TCAC Leader Blasts Grand Jury Findings In Officer-Involved Shootings, Defends Group's Tactics
About 100 people walked to Florida’s Capitol building Friday protesting a Leon County Grand Jury’s finding that the use of force in three recent officer-involved shootings this year was justified.
Trish Brown, a founding leader of the Tallahassee Community Action Committee, says she’s watched the body camera videos the city has released and disagrees with the Grand Jury’s determination.
“I believe if an officer kills someone, then the accountability should be conviction, or indicted,” Brown says. “You don’t hear about police going to jail or being prosecuted. You can’t tell me all these officers are innocent … to me, it’s a matter of saying ‘police are above the law’. Who is policing the police?”
The Grand Jury released findings in the officer-involved shooting deaths of Wilbon Woodard, Mychael Johnson and Tony McDade. The city also released corresponding body camera footage of all three fatal encounters. Hours before the releases State Attorney Jack Campbell told WCTV that decisions wouldn’t come for at least seven days. The announcements also came amid a county-wide curfew, following a protest organized by TCAC last weekend that ended with a counter-protester drawing a gun on members of the group.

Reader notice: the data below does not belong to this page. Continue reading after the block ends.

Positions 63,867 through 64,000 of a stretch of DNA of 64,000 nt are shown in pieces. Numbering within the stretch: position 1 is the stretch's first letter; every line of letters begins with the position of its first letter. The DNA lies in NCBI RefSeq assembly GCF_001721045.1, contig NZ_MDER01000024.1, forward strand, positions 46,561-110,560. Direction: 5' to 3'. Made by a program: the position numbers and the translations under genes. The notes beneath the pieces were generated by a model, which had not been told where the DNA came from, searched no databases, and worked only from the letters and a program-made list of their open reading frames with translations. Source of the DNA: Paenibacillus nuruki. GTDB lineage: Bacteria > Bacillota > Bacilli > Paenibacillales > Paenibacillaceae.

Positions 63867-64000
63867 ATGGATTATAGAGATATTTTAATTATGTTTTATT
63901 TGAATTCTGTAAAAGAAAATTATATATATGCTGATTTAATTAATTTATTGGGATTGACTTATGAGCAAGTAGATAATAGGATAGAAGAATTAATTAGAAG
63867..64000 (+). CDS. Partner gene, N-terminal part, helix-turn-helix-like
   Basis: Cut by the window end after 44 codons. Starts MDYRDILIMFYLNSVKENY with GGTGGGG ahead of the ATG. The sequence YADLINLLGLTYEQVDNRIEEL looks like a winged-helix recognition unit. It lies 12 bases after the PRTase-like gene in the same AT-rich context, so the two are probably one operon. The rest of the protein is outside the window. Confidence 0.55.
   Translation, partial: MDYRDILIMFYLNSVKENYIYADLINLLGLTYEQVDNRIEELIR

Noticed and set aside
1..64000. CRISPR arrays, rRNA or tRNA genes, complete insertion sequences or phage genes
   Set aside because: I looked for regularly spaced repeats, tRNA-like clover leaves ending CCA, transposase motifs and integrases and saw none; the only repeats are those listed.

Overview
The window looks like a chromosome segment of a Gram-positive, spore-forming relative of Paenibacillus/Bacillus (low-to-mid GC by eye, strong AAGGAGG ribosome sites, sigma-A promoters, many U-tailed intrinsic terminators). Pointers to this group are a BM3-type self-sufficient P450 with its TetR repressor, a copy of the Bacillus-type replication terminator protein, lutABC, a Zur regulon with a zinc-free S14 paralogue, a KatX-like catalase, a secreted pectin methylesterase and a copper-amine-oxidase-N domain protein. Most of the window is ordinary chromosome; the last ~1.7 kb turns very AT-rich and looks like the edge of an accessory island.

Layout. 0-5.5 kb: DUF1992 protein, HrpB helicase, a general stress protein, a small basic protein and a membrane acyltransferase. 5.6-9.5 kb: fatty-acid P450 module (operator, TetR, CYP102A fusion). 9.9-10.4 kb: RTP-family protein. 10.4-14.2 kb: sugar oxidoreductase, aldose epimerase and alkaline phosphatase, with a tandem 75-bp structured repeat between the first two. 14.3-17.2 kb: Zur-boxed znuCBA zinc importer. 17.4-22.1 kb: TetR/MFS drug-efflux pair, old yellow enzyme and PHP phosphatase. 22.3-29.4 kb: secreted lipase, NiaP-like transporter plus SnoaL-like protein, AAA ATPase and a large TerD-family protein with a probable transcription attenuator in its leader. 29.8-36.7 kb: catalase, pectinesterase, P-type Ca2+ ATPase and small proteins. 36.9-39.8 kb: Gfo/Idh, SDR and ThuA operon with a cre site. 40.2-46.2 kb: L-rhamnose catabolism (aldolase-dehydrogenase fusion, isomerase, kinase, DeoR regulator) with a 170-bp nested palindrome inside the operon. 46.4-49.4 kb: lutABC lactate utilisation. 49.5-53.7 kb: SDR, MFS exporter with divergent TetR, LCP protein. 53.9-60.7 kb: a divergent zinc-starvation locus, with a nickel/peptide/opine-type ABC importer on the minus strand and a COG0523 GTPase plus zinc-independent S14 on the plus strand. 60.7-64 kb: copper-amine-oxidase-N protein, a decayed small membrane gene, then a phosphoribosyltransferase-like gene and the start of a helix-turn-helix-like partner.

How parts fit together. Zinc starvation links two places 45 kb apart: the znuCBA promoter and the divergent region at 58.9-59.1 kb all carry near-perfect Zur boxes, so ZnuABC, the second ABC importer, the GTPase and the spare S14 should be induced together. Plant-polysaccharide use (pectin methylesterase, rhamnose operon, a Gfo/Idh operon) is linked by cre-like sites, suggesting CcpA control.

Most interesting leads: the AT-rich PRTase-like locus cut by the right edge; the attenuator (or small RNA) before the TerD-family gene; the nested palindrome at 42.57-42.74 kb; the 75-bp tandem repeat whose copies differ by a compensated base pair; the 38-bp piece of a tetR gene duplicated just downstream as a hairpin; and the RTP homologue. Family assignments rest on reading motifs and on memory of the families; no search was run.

About an hour before Saturday’s protest/rally, Tallahassee Police Department officers approached TCAC members as they gathered in a nearby parking lot to advise them against walking in the street and blocking traffic. Brown, rubbing her eyes and sighing heavily after the exchange, said she feels TCAC has been targeted and blamed for inciting violence.
“I feel like, once again, it was about looking at us like we were the ones at fault for the incident on Saturday when we were minding our own business and conducting our own rally. We were peaceful with what we were doing, but they [police] turned around and made it seem like we were the aggressors. We have been practicing peaceful protesting for months, and we’re not here to promote violence or hurt anyone. We’re just calling and responding on the things we want done in our community.”
TCAC has been at the front of several recent local protests regarding police use of force and social justice issues.